VISIT ME IN SPRINGTIME
My grandmother lives in a brick building.
There is snow all around it and on top of it.
She stands in the third story window
looking out of focus and pale turquoise
smears a polyester armor.
Silver metal frames grip the temples
she no longer worships in.
She complains of going blind slowly
and carpal tunnel syndrome;
I suppose from when she typed too much.
A picture of Grandpa
George Jetson out in space,
branded on her memory
beneath translucent blue hair.
Dark streaks of sparrows dive for seed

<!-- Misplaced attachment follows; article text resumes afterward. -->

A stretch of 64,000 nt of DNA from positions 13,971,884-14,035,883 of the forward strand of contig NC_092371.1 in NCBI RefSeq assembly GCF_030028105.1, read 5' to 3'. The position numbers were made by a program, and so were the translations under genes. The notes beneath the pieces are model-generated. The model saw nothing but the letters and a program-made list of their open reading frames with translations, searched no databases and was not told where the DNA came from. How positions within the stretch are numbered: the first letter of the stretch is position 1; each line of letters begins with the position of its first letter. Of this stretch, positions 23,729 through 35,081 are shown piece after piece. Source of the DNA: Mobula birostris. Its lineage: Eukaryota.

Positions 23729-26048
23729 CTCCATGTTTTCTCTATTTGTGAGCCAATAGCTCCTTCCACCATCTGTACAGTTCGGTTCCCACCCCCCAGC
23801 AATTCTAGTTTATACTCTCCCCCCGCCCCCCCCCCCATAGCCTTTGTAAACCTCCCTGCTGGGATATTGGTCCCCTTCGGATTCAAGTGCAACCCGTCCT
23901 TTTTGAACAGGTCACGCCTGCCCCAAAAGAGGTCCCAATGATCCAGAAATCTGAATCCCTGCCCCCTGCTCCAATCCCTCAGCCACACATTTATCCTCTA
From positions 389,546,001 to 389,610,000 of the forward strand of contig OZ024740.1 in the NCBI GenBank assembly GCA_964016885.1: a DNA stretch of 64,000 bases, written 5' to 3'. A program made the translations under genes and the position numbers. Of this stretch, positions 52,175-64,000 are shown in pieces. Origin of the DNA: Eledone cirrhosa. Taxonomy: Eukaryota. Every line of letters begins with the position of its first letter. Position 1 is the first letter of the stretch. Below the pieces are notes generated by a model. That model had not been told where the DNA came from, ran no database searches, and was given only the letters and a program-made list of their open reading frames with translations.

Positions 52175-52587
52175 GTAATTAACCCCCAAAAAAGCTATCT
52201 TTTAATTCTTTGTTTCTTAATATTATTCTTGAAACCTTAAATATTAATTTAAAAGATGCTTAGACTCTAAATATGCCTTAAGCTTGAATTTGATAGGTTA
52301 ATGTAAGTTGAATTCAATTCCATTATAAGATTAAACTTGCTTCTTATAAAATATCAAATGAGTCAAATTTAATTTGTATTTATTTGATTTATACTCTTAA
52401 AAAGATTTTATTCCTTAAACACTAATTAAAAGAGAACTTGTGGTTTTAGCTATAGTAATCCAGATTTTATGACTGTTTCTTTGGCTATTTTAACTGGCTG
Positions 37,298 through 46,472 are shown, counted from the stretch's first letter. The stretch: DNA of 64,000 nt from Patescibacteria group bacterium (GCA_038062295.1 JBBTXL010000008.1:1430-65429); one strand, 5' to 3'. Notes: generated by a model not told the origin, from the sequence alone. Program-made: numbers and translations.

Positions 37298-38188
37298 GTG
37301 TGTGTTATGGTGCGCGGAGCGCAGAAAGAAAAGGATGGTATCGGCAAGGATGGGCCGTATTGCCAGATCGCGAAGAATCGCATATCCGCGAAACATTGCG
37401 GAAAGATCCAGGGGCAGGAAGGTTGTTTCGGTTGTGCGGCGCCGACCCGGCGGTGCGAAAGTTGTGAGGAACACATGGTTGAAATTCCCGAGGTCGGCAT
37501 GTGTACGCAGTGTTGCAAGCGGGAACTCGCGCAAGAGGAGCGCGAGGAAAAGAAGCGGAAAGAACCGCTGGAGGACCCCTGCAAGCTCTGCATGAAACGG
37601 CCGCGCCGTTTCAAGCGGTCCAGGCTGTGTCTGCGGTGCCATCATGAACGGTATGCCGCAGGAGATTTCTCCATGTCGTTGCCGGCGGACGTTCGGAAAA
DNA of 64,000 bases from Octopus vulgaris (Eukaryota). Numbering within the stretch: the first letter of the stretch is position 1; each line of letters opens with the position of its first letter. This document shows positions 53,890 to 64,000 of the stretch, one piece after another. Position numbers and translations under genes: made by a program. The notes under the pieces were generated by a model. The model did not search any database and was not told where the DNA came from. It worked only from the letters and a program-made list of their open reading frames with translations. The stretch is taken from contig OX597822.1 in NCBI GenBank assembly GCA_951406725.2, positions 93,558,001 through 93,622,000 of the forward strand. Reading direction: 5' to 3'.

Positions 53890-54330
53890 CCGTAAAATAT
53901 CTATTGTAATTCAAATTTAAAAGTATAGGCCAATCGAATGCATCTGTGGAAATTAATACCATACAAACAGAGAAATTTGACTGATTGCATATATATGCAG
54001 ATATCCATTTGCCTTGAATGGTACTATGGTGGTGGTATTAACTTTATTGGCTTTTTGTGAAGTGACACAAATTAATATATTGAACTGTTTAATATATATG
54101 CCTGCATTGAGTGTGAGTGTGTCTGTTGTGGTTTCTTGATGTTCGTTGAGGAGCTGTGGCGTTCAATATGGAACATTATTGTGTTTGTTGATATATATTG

across a canvas primed in titanium.
She doesn’t feed the birds anymore.
She lets somebody else do that
and she gave her shadow box away.
The one made out of the picture frame
that held her wedding photo.
Her plants slipping into unfamiliar hands
may go to bed with wet feet now.
Strawberry jello cups are rubbery beds
for stale cool whip routine.
Dorothy, wake up.
Her neighbor knocks on the door
and she ignores it.
Touches the window sill for balance
and thinks about pulling the shade.
—from Rattle #1, 1995